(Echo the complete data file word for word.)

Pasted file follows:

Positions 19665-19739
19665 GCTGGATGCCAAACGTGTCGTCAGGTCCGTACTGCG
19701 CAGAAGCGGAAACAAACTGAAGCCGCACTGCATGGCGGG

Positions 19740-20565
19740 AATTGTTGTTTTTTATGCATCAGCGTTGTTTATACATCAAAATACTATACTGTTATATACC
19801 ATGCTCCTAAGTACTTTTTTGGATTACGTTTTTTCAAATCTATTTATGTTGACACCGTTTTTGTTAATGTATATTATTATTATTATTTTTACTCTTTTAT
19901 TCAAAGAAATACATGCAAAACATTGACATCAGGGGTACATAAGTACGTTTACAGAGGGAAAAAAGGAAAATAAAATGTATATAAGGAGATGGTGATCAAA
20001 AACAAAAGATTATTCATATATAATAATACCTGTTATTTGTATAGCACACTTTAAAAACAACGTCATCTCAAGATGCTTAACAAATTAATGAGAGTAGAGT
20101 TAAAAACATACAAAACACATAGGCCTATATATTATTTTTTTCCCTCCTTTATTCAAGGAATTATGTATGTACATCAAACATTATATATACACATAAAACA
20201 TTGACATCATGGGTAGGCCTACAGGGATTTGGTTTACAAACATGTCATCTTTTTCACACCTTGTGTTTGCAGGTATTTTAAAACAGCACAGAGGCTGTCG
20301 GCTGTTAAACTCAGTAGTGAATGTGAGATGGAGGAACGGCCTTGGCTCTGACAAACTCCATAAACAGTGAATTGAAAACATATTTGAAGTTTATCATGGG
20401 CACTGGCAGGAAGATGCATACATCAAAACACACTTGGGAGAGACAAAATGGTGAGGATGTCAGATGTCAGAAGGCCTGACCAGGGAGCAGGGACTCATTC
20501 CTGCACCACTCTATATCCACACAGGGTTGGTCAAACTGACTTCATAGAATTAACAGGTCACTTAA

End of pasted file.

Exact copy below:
Positions 19665-19739
19665 GCTGGATGCCAAACGTGTCGTCAGGTCCGTACTGCG
19701 CAGAAGCGGAAACAAACTGAAGCCGCACTGCATGGCGGG

Positions 19740-20565
19740 AATTGTTGTTTTTTATGCATCAGCGTTGTTTATACATCAAAATACTATACTGTTATATACC
19801 ATGCTCCTAAGTACTTTTTTGGATTACGTTTTTTCAAATCTATTTATGTTGACACCGTTTTTGTTAATGTATATTATTATTATTATTTTTACTCTTTTAT
19901 TCAAAGAAATACATGCAAAACATTGACATCAGGGGTACATAAGTACGTTTACAGAGGGAAAAAAGGAAAATAAAATGTATATAAGGAGATGGTGATCAAA
20001 AACAAAAGATTATTCATATATAATAATACCTGTTATTTGTATAGCACACTTTAAAAACAACGTCATCTCAAGATGCTTAACAAATTAATGAGAGTAGAGT
20101 TAAAAACATACAAAACACATAGGCCTATATATTATTTTTTTCCCTCCTTTATTCAAGGAATTATGTATGTACATCAAACATTATATATACACATAAAACA
20201 TTGACATCATGGGTAGGCCTACAGGGATTTGGTTTACAAACATGTCATCTTTTTCACACCTTGTGTTTGCAGGTATTTTAAAACAGCACAGAGGCTGTCG
20301 GCTGTTAAACTCAGTAGTGAATGTGAGATGGAGGAACGGCCTTGGCTCTGACAAACTCCATAAACAGTGAATTGAAAACATATTTGAAGTTTATCATGGG
20401 CACTGGCAGGAAGATGCATACATCAAAACACACTTGGGAGAGACAAAATGGTGAGGATGTCAGATGTCAGAAGGCCTGACCAGGGAGCAGGGACTCATTC
20501 CTGCACCACTCTATATCCACACAGGGTTGGTCAAACTGACTTCATAGAATTAACAGGTCACTTAA